Reads like sour grapes to me. Here's this massive, spectacular assemblage of 20th-cent. Af-Am poetry - in which Baraka is of course included, among dozens of other poets - but it's all about him. "Every page" of Rowell's intro shouts out the malignity of the B.A.M. But Baraka doesn't fail to take historical credit for Rowell's wrong approach - Rowell's path was set after a heated political argument with - who? none other than Baraka, of course, back in the 60s. The issues Baraka raises here are undoubtedly central : what's the role & purpose of poetry? Is it art for art's sake, or is it fundamentally entwined with history and social change? I would say it has to be both. As a white old Anglo-Saxon Yankee, of course, I can't speak in the same way to the experience of exile, struggle, bigotry and discrimination that most African-Americans know so well. But Baraka's particular notions of political and social liberation are not shared by everybody. There is a freedom and an enterprise in artistic making too - a calling and an inspiration which is not to be managed filtered, and paraphrased by activists and politicians. Activism and politics are also "arts" - but let's give the distinct art of poetry its due, and its intellectual freedom. Which is what this anthology seems to be about.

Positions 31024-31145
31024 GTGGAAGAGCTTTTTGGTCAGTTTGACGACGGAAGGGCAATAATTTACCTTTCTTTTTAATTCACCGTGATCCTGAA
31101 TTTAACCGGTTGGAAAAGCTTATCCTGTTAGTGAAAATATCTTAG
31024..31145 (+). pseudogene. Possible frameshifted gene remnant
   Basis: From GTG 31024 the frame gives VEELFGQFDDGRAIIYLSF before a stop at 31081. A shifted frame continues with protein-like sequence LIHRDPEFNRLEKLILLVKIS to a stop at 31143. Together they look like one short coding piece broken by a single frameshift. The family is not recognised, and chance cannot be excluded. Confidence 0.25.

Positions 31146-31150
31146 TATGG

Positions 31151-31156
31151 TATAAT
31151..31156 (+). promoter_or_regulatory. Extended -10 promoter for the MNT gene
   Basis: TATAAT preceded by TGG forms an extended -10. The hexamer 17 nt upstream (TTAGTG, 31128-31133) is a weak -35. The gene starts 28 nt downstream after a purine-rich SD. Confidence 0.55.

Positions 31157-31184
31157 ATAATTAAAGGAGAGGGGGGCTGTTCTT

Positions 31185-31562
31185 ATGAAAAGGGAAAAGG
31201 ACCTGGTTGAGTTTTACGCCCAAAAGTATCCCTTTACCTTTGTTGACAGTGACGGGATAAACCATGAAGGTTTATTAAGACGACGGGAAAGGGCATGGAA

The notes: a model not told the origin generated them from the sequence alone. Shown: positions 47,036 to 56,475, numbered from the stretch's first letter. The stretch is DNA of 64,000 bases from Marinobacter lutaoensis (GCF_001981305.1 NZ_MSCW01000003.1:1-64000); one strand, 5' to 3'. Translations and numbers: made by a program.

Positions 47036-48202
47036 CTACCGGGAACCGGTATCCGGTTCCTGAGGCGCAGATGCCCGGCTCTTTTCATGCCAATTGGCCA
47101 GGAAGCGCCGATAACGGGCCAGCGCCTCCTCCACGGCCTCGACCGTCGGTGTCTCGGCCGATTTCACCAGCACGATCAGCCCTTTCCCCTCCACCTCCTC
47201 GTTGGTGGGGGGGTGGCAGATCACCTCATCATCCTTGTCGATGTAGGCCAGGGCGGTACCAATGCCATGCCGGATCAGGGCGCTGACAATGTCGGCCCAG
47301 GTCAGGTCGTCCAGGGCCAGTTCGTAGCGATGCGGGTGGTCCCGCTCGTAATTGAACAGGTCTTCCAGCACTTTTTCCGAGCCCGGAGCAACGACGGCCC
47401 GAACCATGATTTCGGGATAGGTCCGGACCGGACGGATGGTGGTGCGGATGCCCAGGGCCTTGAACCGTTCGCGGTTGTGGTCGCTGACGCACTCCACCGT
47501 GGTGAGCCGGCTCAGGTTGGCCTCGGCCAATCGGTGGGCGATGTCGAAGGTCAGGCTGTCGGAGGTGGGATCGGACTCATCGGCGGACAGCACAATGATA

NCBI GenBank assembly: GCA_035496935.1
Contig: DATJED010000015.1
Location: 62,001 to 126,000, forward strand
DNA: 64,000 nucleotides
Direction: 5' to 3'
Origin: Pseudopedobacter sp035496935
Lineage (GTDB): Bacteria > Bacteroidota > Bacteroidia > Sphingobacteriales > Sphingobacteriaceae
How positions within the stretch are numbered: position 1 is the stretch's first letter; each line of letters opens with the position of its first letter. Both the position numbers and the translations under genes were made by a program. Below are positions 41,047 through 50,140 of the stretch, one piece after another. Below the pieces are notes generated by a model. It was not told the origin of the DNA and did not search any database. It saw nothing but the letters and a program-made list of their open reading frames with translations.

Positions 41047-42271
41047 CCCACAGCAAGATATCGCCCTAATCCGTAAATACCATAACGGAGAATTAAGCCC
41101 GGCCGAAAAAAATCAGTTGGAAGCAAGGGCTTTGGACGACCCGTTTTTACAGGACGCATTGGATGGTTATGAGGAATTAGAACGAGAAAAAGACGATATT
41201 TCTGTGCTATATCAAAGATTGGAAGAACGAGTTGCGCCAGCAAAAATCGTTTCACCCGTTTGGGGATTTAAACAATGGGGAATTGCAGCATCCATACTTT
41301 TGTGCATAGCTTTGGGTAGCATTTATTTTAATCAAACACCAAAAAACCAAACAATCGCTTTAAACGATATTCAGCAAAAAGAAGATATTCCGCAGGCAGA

On May 2, 2013 at 9:39am Chuck Taylor wrote:
I am not qualified to enter this interesting and
important debate. What I have to post is off topic. If
Mr. Baraka should happen to see this, I'd wanted to let
him know that his old friend, Leroy Lucas, lives and
works in Austin, Texas. Leroy first told Mr. Baraka,
according to what Mr. Baraka wrote, that Malcom X had